Ryan Jackson: Investors have continued to clamor for ETFs in 2023. Nine months into the year, U.S. ETFs pulled in roughly $323 billion of new money, a sum that would make Dr. Evil’s head spin.
But the ETF windfall has hardly been democratic. The 20 most popular gathered 62% of overall inflows this year, while the rest of the 3,000-plus ETFs duked it out for the remainder.
Today, I’ll spotlight three ETFs that are flying off the shelves in 2023 and break down the factors behind their successful campaigns.
3 Hottest-Selling ETFs
1) iShares 20+ Year Treasury Bond ETF TLT
2) JPMorgan Equity Premium Income ETF JEPI
3) Pacer U.S. Cash Cows 100 ETF COWZ
First up is iShares 20+ Year Treasury Bond ETF, ticker: TLT. It has been a tremendous year for this fund…but not for the investors that bought it. TLT ranked third among all ETFs with 17.2 billion dollars of inflows over the first three quarters, all while delivering a negative 9% return over the same span.
This index strategy offers a market-value weighted basket of U.S. Treasury bonds with at least 20 years until maturity. That long-term focus makes it very sensitive to fluctuations in interest rates. At the end of September, the portfolio’s effective duration was 16.3 years, meaning a 1% increase in yields would spark a 16.3% drawdown for the fund itself.
Investors have swarmed this fund to lock in attractive bond yields before the Fed reverses course and cuts interest rates. The problem is that many jumped on TLT too early, suffering losses as yields continued to climb. Investors that believe rates have finally peaked may find value in TLT now, but they should gear up for a bumpy ride that comes with long-duration portfolios.
JPMorgan Equity Premium Income ETF, which trades under the ticker JEPI, is perhaps the most successful ETF launch of all time. Since launching in May 2020, it has gathered nearly $31 billion of inflows and earned a Bronze Morningstar Medalist Rating.
JEPI is a covered-call strategy that offers a low-beta stock portfolio while selling one-month call options on the S&P 500. The proceeds from selling options generate excellent income for JEPI’s investors: It sported about a 10% yield as of September 2023. However, selling options also caps the fund’s upside during market rallies. Combining the options overlay and the low-beta equity portfolio makes this a very defensive strategy. It held up about 16 percentage points better than the Morningstar US Market Index in 2022 but trailed by about 9 percentage points for the year to date through September.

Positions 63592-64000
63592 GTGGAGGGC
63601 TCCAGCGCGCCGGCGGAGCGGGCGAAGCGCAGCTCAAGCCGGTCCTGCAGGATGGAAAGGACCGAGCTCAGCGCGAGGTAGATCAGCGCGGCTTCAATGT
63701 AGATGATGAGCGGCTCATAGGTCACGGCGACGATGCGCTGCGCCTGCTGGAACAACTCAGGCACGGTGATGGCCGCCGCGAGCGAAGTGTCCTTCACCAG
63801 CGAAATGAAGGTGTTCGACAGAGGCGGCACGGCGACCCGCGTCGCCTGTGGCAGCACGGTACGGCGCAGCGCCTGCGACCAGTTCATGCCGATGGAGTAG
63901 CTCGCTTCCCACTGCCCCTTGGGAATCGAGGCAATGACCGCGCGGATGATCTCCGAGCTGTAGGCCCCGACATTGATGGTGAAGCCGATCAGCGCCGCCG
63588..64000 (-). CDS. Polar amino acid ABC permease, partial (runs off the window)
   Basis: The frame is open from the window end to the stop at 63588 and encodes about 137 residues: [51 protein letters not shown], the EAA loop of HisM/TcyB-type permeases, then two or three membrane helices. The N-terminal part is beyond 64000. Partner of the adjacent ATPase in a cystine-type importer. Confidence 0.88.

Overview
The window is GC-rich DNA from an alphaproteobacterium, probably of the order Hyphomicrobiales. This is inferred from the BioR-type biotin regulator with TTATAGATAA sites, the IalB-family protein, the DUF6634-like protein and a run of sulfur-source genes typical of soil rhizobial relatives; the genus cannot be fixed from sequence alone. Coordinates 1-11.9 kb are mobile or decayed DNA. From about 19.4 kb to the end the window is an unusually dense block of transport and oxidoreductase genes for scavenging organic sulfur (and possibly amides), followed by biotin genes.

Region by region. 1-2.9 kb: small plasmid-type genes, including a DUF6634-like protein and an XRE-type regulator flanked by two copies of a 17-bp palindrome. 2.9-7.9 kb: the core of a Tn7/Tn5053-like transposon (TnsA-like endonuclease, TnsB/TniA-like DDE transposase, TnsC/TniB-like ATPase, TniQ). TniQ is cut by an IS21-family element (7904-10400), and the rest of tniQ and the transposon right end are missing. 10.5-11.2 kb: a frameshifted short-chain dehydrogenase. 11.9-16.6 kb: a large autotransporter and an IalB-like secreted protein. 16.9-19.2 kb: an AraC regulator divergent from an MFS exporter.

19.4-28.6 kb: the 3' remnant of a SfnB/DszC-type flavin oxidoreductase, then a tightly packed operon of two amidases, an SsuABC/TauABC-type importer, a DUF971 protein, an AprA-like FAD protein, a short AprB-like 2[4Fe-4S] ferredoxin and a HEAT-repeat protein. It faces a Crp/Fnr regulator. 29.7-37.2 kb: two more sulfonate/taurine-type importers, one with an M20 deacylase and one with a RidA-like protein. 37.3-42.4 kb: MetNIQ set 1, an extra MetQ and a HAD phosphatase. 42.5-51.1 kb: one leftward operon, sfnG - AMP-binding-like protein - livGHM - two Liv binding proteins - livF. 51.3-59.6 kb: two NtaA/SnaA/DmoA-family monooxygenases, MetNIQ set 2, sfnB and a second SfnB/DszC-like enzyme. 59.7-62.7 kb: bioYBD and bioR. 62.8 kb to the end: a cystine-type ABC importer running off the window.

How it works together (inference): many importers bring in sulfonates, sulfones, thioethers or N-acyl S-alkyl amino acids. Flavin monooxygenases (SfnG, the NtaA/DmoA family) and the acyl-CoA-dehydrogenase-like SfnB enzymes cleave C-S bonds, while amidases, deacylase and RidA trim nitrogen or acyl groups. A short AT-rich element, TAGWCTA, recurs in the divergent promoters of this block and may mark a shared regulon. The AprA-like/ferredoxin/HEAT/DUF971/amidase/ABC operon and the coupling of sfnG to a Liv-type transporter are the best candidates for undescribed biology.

JEPI has become a hit because it provides two things that were hard to find in recent years: income and stability. But buy-and-hold investors should not expect this fund to produce the same long-term returns as traditional stock portfolios, and the income it generates is not particularly tax-efficient.
Rounding out today’s list is Pacer U.S. Cash Cows 100 ETF, ticker: COWZ. Over the 12 months through September, this fund collected nearly 7 billion dollars and roughly doubled in size due to inflows alone.
COWZ is more than just a clever ticker. This strategy screens the Russell 1000 Index for stocks with positive forecast free cash flows. It then sweeps in the 100 companies with the highest trailing 12-month free cash flow yield and weights them by that same measure. This approach gives the fund a rare and attractive blend of value and quality. It sits on the cheaper end of the mid-cap value category, yet it ranks well above most peers in profitability metrics like return on assets.
That blend has prompted excellent performance, and investors have taken note. COWZ ranked among the best 10% of mid-cap value funds over the one-, three-, and five-year periods through September 2023.
That said, this fund comes with risks. Energy stocks represent nearly one third of the portfolio, while financials, utilities, and real estate collectively account for just 2% of it. These sector bets have paid off for COWZ, but investors should beware of them before following the crowd into this strategy.
The author or authors do not own shares in any securities mentioned in this article. Find out about Morningstar’s editorial policies.